Thursday, May 30, 2013
This week I've had the privilege of spending two days in Christchurch as part of a Principal learning team that I'm part of. Our team have been meeting together once a term for the last 3 years. We spend time in each others schools where we share thoughts and resources we find valuable, thinking regarding puzzles of practice, and engaging each other in challenging dialogue around what, why and how we do the things we do. As a group we have a great working and learning synergy. Our schools are different in context (size, decile, location, ethnic make-up etc) but are all connected through wanting to achieve the best possible learning outcomes for our children. We also face many similar circumstances in our roles, such as the sense of urgency in getting the audit report signed and sent off (as I've experienced this morning), the question around the building project, the newsletter that needs to be completed, the class we want to visit. I used the word privilege in my opening sentence because I so value being part of this group. I value the friendship, the challenge, the sharing and the opportunity of being given another lens on which to reflect on my own learning and leadership practice, and our school pathways and priorities (I had to get that pathways word in somewhere!). I appreciate being able to take the time to step out of the busyness of the day and to view things from the wider perspective. Having the breathing space to be able to think in creative and innovative ways, to reflect and re-imagine where we are heading. If we believe that active reflection is an important part of learning process then we need to ensure that we build it in as a priority in our busy lives. Not always easy, but being part of a learning group such as this, and regular writing of a reflective blog as an appraisal goal can certainly help. I am extremely grateful to the crew back at school who keep things trucking along and have to take on more while I'm out. Thanks team!
Friday, May 17, 2013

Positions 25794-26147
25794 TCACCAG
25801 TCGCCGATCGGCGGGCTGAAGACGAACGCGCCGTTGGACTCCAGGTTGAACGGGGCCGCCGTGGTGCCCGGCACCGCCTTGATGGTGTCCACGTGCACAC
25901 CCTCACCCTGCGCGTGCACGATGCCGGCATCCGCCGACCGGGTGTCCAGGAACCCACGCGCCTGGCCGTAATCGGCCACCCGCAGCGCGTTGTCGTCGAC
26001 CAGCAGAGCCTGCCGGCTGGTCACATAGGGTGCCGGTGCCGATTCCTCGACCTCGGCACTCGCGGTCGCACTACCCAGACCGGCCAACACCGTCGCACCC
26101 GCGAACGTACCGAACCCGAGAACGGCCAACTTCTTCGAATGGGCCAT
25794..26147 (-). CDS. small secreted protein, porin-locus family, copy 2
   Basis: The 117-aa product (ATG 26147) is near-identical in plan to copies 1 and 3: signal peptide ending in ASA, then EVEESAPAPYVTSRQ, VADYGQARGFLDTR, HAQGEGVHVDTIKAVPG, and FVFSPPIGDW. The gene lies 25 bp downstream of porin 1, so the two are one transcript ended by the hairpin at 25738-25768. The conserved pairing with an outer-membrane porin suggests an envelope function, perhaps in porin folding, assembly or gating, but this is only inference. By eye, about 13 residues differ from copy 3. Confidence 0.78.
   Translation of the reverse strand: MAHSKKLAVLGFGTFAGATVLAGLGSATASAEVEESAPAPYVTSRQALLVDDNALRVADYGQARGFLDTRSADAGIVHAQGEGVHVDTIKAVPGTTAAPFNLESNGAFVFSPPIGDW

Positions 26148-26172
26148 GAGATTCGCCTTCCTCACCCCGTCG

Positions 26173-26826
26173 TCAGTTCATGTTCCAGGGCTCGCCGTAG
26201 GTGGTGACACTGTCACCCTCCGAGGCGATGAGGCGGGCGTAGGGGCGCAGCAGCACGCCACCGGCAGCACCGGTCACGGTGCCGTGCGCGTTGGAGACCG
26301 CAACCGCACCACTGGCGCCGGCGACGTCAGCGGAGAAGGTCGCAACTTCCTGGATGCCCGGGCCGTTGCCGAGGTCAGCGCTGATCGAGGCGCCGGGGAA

I was just out walking the dog and got to thinking about the Board of Trustees elections which are currently on the go. We've had 12 nominations at school, which is the most ever. Yesterday I read the bios of each of those nominated and got a bit of a feel for them. The wide ranging skill-sets of people nominated, and their desire to give positively to our school community shone through. 3 of those nominated have served as board members for the past 3 years, whilst the other 9 would be new to the role. Personally I can find election time a bit disconcerting. That whole element of not knowing what will happen, who I will be working closely with, how relationships might develop, what pathways the new board might want to explore... will this align with our current vision for learning, and practices in place to achieve this??? As I walked, I reflected, and came to the conclusion that much of it might come down to control - do I feel disconcerted because this is a process for which I have little or no control... and might like to? I then made a connection back to running (as I do). In a couple of weeks I'm entered to run in the Christchurch Marathon. In choosing to enter, I did so knowing there are a number of things I can control, and some that I cannot. I can control my preparation - choosing how far I run, how often, how fast. Choosing other things that will positively influence performance like nutrition, speed work, having good gear, sleep, mental attitude. Things I can't control though, include the weather on the day of the event. Last year there was a howling gale for the last half hour and the weekend after there was snow - I can't control the weather. I could get ill - last year I picked up a spew bug 2 days before the Rotorua Marathon and had to withdraw. I couldn't control that. I can't control the number of other people who enter or the speed they're going to run. I can prepare for a range of circumstances, but I can't control all of them. I think this reflection reminds me to spend time and energy on the things that matter and that I can control. I can be aware of the 'range of conditions' I might encounter but I can't choose them, so until marathon day I just need to focus on what's important, like why I like to run and what I hope to get out of the day (which is essentially to give my best and have fun). I think this could be the same in the school sense - I can prepare a bit for a range of outcomes, but the big thing is to ensure I keep prioritising what is most important - the learning of our children. Stay true to our vision and moral purpose and other things will happen accordingly. Don't over think the things I can't control. What do you think?